Relationship between pH and Dissolved Methane Concentrations in Groundwater from Water Wells in Northeastern Pennsylvania

Wednesday, June 19, 2013: 3:55 p.m.
Nancy Pees Coleman, Ph.D. , Environmental Consultants, Oklahoma City, OK
Debby Yost McElreath , Chesapeake Energy Corp., Oklahoma City, OK
Charles Olmsted, PG, CPG , Chesapeake Energy Corp., Harrisburg, PA

Dissolved methane has been found in the groundwater from domestic water wells in many locations in northeastern Pennsylvania. The dissolved methane can be naturally occurring thermogenic, diagnetic, or biogenic, or sourced from anthropogenic activities. The presence of dissolved methane has been reported to be associated with changes in geochemistry including increases in pH. The relationship between temporal changes in the dissolved methane concentrations and the pH level were examined within individual domestic water wells. 

Dissolved methane has been found to be variable in domestic water wells. These variations are attributed to several factors, including changes in atmospheric conditions, physical disturbances, anthropogenic sources, the action of water well pumping, etc. Sampling and laboratory analysis for dissolved methane requires specialized sampling and analytical techniques. Identification of a surrogate parameter that is amendable to direct measurement in the field, such as pH, would be highly desirable for use in screening and identification of domestic water wells requiring further evaluation. It has been suggested that changes in pH may be an appropriate surrogate. 

Comprehensive and frequent monitoring data for dissolved methane, pH, and other water-quality parameters were available for four groups of domestic water wells: (1) wells with no known impact from oil and natural gas drilling activities (approximately 28 wells), (2) wells with known perturbation of natural gas from a natural gas production well, (3) domestic wells sampled prior to the initiation of oil and natural gas drilling activity (predrill samples), and (4) wells under investigation for complaints related to the presence of increased levels of dissolved methane (18 wells). Analytical data for these domestic water wells were evaluated for short-term temporal variability in dissolved methane and pH. The data were evaluated to determine if any consistent predictive relationship exists between dissolved methane and pH and other water-quality parameters in groundwater in northeastern Pennsylvania.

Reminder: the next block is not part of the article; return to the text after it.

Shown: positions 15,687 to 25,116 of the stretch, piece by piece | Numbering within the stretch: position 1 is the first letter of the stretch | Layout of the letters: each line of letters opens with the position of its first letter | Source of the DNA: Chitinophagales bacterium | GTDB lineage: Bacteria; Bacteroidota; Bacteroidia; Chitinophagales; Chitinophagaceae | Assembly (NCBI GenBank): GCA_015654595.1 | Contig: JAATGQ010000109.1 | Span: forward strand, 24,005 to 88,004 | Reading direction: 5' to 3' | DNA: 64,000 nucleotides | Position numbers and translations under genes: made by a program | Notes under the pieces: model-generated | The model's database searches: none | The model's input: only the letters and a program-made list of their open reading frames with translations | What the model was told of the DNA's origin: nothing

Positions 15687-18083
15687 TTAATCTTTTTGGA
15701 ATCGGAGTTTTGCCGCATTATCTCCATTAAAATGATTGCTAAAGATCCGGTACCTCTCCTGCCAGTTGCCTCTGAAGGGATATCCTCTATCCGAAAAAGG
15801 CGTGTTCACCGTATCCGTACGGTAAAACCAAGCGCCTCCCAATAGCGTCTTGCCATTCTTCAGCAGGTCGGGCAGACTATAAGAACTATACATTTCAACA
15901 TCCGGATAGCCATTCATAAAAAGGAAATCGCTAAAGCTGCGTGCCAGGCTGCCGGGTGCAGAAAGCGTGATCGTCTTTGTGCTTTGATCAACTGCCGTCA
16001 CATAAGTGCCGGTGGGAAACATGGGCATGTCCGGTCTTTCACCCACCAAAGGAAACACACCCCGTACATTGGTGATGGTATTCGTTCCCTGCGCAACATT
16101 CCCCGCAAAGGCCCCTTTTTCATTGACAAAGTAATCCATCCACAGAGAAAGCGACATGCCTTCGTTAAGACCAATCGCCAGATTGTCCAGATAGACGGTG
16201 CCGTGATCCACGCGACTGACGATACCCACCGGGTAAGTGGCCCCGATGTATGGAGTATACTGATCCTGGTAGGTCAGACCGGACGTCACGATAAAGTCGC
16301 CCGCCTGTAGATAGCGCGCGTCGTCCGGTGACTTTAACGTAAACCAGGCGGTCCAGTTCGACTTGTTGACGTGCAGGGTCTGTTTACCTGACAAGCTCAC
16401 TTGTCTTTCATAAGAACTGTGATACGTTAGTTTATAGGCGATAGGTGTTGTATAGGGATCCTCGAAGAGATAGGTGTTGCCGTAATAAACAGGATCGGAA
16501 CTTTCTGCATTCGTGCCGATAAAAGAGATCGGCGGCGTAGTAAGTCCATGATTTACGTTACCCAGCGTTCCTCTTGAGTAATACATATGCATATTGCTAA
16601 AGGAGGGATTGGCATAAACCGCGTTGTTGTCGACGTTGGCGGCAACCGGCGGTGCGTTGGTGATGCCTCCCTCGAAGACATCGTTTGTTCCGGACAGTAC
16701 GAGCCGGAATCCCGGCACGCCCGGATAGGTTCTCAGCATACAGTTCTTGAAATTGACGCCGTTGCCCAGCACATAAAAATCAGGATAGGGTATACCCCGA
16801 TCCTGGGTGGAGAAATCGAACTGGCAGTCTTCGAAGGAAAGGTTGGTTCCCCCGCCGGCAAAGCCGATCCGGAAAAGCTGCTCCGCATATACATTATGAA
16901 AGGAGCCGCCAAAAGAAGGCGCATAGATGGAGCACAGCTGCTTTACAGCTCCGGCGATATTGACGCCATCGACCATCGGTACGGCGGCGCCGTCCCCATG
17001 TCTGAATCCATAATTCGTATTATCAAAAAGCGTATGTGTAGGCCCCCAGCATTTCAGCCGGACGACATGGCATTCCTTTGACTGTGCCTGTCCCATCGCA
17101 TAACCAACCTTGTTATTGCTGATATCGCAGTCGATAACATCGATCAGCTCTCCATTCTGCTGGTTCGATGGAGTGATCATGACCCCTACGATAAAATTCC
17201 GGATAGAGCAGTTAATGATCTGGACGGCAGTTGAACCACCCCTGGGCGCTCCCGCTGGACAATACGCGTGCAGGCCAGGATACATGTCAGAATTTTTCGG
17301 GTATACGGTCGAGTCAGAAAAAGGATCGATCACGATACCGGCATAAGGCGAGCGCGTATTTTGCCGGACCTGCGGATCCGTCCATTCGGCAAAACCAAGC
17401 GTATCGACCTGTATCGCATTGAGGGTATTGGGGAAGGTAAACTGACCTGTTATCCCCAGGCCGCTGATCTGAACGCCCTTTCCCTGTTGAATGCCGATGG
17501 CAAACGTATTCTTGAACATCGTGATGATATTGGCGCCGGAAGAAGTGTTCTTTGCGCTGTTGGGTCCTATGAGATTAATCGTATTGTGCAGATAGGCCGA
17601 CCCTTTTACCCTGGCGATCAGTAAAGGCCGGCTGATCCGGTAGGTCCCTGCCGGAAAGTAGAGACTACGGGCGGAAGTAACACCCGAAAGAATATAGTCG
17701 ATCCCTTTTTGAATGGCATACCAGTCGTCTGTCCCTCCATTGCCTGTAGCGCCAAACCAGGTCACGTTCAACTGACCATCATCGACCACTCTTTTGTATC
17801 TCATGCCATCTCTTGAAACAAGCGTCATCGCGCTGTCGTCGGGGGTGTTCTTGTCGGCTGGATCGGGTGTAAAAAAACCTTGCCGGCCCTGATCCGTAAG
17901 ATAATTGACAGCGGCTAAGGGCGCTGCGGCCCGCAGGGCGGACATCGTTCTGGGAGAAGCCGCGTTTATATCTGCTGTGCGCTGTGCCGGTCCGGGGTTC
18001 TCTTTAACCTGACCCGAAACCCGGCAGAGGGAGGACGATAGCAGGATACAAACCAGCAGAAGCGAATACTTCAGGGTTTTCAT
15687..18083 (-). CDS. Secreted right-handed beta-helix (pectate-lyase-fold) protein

Nancy Pees Coleman, Ph.D., Environmental Consultants, Oklahoma City, OK
Nancy Pees Coleman is environmental toxicologist with Environmental Consultants in Oklahoma City, Oklahoma. She has over 30 years experience as an environmental toxicologist and public health professional. She has a B.S. from Old Dominion University and graduate degrees from the University of Oklahoma Health Sciences Center.

Debby Yost McElreath, Chesapeake Energy Corp., Oklahoma City, OK
Debby Yost McElreath is a senior environmental specialist with Chesapeake Energy in Oklahoma City, Oklahoma. Formerly, she was the quality assurance/quality control manager for a large multioffice environmental consulting firm. She has bachelors and master’s degrees from Oklahoma State University.

Charles Olmsted, PG, CPG, Chesapeake Energy Corp., Harrisburg, PA
Charles Olmsted is an environmental supervisor and hydrogeologist with Chesapeake Energy in Harrisburg, Pennsylvania. He has over 24 years experience as an environmental hydrogeologist. He has bachelor’s and master’s degrees from Utah State University.